It has only been in the last few decades that any grasses, other than turf and Pampas Grass, were used in ornamental landscapes. Certainly, native grasses were not considered or appreciated as they are today!
Pampas Grass clumps grow to huge, tropical-looking tufts. It was often used as a focal point, surrounded by seating, or to flank entrances in the southeast. Pampas grass is native to South America. It fit perfectly with Victorian designs. It was exotic, dramatic plant material from a far-away place. It is also called Sawgrass, with a reputation for ripping through skin with jagged cuts if you are unfortunate enough to run your hands along the graceful blades. For this reason, it is a nightmare to maintain. The thick clumps grow to heights over ten feet tall. The clumps can get ragged, containing both new blades and the old, dried-out blades from years past.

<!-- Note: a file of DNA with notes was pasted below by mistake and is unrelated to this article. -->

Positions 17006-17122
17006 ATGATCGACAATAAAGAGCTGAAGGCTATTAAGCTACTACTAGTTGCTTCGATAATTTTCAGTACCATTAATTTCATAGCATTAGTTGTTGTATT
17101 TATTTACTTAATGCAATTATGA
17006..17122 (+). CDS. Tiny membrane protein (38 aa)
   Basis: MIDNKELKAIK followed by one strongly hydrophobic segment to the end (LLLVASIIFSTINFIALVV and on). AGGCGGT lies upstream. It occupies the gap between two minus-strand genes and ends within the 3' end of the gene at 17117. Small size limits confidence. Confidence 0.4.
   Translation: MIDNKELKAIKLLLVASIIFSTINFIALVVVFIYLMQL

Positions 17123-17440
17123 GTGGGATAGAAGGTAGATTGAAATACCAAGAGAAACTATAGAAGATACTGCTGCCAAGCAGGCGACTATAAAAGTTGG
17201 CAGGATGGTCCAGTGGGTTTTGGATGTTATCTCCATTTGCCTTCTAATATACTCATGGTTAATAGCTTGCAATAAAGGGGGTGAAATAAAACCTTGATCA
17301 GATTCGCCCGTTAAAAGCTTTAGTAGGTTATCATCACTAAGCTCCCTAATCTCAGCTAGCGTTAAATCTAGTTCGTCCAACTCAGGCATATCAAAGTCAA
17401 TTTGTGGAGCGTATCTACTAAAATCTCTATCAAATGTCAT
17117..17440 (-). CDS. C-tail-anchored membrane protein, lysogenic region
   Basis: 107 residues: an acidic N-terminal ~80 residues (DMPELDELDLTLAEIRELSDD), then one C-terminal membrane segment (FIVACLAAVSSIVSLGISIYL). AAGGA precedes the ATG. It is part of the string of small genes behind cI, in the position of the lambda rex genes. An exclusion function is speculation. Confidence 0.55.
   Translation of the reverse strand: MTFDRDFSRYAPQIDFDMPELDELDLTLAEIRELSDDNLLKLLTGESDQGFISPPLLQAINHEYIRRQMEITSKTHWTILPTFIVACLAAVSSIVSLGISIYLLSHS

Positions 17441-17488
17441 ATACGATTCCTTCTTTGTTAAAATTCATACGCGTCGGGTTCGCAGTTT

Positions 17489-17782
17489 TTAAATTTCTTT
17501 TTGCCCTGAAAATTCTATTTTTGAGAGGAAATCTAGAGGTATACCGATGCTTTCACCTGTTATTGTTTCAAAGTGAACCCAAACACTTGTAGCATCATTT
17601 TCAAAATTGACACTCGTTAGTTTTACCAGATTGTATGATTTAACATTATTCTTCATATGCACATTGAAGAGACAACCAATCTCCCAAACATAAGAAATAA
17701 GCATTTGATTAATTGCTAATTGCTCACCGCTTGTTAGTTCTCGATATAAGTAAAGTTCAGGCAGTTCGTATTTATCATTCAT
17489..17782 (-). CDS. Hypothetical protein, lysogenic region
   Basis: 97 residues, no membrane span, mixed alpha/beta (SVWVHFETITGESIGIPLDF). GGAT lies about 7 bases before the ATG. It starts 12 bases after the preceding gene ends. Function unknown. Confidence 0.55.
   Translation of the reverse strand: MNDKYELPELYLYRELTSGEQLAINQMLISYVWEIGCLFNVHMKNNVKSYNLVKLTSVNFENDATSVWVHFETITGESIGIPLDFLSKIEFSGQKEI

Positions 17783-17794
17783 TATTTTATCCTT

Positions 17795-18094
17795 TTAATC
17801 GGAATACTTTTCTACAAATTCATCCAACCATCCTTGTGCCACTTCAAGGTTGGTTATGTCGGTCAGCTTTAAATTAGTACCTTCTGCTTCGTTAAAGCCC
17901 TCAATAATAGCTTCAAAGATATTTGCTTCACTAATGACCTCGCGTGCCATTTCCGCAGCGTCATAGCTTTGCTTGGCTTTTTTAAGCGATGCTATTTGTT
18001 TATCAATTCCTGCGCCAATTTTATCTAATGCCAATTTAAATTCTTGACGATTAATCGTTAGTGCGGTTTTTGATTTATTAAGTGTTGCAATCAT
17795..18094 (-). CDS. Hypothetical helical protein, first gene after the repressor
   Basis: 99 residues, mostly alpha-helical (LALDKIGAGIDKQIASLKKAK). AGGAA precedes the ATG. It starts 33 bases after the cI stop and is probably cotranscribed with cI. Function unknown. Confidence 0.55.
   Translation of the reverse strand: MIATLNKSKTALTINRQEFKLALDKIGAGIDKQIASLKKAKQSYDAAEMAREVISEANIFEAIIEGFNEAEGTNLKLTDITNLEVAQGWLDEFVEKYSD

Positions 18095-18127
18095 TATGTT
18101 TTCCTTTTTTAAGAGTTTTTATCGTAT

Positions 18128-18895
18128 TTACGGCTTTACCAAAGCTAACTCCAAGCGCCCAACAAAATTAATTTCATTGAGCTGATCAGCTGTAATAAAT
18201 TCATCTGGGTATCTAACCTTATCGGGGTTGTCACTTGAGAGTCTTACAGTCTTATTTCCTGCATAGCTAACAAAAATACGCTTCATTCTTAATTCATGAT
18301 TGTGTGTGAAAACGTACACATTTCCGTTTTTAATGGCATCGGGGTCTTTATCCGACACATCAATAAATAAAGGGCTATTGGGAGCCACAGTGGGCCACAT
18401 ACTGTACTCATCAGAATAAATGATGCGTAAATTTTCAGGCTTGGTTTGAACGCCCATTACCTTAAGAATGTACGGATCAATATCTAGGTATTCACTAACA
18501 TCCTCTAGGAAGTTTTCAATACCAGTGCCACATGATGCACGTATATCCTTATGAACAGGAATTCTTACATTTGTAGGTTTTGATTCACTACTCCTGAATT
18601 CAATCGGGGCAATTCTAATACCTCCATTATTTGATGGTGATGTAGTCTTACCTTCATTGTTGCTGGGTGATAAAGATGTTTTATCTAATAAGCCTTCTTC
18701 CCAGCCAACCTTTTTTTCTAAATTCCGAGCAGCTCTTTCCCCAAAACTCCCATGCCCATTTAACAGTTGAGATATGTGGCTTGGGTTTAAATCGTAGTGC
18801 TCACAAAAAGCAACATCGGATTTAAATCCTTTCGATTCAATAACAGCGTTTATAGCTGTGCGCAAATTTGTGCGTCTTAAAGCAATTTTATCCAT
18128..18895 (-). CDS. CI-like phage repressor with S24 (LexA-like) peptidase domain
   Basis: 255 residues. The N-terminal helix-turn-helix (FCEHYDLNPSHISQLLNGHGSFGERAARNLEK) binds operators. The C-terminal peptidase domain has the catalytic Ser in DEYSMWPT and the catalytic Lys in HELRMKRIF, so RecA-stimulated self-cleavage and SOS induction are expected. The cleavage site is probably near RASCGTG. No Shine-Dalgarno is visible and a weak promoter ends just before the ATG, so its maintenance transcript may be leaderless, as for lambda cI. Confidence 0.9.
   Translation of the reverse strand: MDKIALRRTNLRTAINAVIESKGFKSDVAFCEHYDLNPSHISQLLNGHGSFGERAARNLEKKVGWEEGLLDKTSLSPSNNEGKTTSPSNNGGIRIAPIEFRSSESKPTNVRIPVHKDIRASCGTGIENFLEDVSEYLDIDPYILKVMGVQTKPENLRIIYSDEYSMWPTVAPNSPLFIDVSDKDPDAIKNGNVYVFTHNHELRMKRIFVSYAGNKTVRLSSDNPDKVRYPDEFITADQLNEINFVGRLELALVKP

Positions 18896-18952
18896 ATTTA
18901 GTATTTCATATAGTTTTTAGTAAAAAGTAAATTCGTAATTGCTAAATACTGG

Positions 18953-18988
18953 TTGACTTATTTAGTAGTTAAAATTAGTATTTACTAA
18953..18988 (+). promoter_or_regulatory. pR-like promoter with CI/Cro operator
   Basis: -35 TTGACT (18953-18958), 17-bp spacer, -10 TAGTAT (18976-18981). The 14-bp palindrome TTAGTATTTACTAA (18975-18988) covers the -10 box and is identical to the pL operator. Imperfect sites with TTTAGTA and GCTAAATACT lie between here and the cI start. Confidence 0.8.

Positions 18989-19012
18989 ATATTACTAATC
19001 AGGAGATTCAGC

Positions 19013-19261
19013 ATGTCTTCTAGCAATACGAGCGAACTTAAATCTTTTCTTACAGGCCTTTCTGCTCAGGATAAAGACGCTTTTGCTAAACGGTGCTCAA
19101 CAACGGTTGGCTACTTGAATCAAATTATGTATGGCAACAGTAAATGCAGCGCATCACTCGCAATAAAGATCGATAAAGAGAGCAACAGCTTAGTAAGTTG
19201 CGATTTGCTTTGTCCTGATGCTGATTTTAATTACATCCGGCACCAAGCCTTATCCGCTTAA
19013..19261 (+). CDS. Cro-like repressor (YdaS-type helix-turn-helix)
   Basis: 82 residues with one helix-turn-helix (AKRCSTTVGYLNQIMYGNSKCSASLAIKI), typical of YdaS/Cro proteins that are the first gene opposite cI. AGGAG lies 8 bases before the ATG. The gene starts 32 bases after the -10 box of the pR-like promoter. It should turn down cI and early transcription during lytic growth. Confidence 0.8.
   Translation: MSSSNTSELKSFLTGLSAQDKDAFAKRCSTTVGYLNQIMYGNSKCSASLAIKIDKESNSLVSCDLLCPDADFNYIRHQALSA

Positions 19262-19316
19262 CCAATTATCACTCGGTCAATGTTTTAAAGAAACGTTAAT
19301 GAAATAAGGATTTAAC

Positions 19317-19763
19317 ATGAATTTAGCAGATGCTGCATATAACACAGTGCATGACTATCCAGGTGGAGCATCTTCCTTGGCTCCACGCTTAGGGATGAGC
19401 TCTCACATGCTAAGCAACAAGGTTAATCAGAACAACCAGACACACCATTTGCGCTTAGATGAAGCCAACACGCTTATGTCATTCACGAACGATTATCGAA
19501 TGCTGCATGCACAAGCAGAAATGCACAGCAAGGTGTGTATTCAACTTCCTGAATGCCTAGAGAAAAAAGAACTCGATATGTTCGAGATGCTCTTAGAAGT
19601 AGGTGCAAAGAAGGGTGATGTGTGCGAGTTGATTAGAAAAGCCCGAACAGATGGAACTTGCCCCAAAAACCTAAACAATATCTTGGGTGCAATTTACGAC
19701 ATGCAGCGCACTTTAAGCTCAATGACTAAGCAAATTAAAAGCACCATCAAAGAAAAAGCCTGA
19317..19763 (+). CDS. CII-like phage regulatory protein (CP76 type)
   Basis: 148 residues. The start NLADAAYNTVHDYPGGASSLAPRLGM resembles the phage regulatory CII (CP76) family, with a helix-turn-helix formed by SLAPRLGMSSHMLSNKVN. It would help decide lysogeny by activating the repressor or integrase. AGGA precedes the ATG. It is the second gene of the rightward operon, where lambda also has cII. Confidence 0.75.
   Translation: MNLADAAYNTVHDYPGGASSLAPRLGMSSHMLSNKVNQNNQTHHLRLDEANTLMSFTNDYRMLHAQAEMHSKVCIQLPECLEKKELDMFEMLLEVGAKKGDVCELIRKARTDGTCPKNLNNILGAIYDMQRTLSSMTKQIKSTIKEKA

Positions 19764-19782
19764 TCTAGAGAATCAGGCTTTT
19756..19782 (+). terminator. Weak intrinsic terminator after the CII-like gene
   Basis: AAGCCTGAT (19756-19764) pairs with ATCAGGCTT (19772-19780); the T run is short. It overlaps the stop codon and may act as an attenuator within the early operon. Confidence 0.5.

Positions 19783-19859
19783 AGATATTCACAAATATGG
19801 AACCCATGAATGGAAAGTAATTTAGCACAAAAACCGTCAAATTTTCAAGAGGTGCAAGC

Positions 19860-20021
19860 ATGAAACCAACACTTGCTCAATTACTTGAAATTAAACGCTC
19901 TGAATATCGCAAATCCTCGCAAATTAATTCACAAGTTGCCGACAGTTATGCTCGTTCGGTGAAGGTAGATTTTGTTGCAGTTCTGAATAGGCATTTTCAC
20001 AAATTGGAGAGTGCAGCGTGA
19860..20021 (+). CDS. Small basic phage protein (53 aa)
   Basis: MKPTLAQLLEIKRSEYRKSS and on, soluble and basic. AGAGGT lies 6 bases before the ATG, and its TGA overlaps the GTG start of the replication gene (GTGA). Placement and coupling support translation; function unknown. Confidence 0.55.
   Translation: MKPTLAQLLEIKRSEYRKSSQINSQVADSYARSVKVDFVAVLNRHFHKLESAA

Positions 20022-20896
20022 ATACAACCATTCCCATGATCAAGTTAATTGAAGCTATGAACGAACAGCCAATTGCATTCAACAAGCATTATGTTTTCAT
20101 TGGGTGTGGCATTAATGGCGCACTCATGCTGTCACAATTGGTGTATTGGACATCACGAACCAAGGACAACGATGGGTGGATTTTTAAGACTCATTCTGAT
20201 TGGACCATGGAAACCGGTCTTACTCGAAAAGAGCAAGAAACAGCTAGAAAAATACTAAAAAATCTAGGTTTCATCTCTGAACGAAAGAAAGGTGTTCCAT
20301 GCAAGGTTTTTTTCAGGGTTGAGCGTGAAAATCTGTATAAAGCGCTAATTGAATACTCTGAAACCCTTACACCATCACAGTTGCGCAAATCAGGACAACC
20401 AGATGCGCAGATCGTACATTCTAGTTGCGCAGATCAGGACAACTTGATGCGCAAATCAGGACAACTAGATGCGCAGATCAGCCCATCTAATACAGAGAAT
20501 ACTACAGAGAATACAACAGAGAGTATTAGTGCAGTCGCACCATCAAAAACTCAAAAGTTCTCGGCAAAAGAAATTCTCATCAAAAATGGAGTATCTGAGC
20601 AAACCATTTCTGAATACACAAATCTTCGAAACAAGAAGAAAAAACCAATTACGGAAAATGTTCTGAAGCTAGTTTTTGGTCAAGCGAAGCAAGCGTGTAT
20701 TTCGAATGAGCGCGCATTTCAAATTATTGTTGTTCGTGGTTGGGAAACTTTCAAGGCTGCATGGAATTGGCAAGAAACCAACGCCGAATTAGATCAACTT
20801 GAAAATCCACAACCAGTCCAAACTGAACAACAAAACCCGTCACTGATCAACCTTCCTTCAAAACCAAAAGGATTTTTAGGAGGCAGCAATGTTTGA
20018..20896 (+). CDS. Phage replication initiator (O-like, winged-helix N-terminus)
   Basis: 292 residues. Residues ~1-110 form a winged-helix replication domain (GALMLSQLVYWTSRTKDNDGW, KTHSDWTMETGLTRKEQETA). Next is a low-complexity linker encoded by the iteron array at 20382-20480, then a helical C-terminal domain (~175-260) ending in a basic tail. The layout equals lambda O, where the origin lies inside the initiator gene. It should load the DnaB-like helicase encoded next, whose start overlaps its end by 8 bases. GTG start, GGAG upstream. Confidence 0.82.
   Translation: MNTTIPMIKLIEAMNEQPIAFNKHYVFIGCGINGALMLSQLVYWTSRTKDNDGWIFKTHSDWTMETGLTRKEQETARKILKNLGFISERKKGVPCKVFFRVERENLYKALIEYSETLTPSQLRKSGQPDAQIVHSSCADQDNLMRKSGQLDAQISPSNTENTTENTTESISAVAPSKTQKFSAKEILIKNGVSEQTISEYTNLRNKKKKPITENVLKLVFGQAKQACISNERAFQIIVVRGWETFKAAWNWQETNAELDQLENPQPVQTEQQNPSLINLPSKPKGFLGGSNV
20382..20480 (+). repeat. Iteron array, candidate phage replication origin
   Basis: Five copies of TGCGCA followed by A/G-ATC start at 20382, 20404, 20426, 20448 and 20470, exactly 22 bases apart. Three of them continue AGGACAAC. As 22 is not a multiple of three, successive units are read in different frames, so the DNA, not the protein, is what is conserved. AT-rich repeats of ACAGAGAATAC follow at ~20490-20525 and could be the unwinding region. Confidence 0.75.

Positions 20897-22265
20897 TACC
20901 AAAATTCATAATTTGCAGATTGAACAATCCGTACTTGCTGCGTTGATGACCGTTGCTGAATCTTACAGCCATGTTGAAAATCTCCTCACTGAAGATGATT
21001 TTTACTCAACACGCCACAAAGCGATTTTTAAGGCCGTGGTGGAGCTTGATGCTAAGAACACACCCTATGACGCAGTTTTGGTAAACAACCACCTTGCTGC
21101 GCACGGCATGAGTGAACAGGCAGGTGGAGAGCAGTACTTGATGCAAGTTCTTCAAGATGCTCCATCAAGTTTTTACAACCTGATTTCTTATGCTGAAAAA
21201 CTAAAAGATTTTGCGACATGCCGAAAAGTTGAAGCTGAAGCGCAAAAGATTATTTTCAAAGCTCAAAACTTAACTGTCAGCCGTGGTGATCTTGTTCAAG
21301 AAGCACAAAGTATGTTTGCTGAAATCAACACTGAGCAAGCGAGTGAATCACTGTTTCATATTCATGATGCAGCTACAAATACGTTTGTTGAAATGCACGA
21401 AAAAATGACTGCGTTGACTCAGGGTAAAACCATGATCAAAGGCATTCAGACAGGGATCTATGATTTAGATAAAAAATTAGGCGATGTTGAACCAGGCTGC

The best method of rejuvenating a clump of Pampas Grass is to bind the entire plant with a bungee cord and use a chain saw to cut through the tough stems in late winter. Only female plants carry attractive plumes, so it is important to choose container material of Pampas Grass when it is in bloom to ensure worthwhile specimens.
I grew Pampas Grass at a former home, but never again. It is not practical for residential landscapes. Pampas Grass was typically used only on large properties with paid maintenance crews to deal with the challenging pruning requirements or by unsuspecting homeowners that learned the hard way to avoid it.